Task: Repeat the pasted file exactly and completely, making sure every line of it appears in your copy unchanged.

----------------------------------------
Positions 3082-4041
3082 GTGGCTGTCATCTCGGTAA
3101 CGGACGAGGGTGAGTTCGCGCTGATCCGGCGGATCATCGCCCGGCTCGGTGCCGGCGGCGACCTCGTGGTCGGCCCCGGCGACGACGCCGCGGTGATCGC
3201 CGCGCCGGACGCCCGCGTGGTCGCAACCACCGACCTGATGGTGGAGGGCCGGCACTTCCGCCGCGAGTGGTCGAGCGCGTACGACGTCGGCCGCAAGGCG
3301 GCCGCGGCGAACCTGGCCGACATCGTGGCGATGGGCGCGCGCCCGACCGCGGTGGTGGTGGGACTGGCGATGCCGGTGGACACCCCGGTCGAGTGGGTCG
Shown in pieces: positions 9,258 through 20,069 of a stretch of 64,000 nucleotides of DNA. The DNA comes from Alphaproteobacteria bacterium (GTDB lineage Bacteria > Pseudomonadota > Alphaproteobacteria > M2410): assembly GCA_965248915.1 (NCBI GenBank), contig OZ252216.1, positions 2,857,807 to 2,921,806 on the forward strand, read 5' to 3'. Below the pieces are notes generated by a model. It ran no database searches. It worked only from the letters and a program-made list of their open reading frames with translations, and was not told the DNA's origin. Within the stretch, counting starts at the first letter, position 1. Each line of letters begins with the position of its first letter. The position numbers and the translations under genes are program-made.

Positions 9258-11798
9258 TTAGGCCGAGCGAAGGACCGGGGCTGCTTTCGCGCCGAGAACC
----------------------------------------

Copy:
Positions 3082-4041
3082 GTGGCTGTCATCTCGGTAA
3101 CGGACGAGGGTGAGTTCGCGCTGATCCGGCGGATCATCGCCCGGCTCGGTGCCGGCGGCGACCTCGTGGTCGGCCCCGGCGACGACGCCGCGGTGATCGC
3201 CGCGCCGGACGCCCGCGTGGTCGCAACCACCGACCTGATGGTGGAGGGCCGGCACTTCCGCCGCGAGTGGTCGAGCGCGTACGACGTCGGCCGCAAGGCG
3301 GCCGCGGCGAACCTGGCCGACATCGTGGCGATGGGCGCGCGCCCGACCGCGGTGGTGGTGGGACTGGCGATGCCGGTGGACACCCCGGTCGAGTGGGTCG
Shown in pieces: positions 9,258 through 20,069 of a stretch of 64,000 nucleotides of DNA. The DNA comes from Alphaproteobacteria bacterium (GTDB lineage Bacteria > Pseudomonadota > Alphaproteobacteria > M2410): assembly GCA_965248915.1 (NCBI GenBank), contig OZ252216.1, positions 2,857,807 to 2,921,806 on the forward strand, read 5' to 3'. Below the pieces are notes generated by a model. It ran no database searches. It worked only from the letters and a program-made list of their open reading frames with translations, and was not told the DNA's origin. Within the stretch, counting starts at the first letter, position 1. Each line of letters begins with the position of its first letter. The position numbers and the translations under genes are program-made.

Positions 9258-11798
9258 TTAGGCCGAGCGAAGGACCGGGGCTGCTTTCGCGCCGAGAACC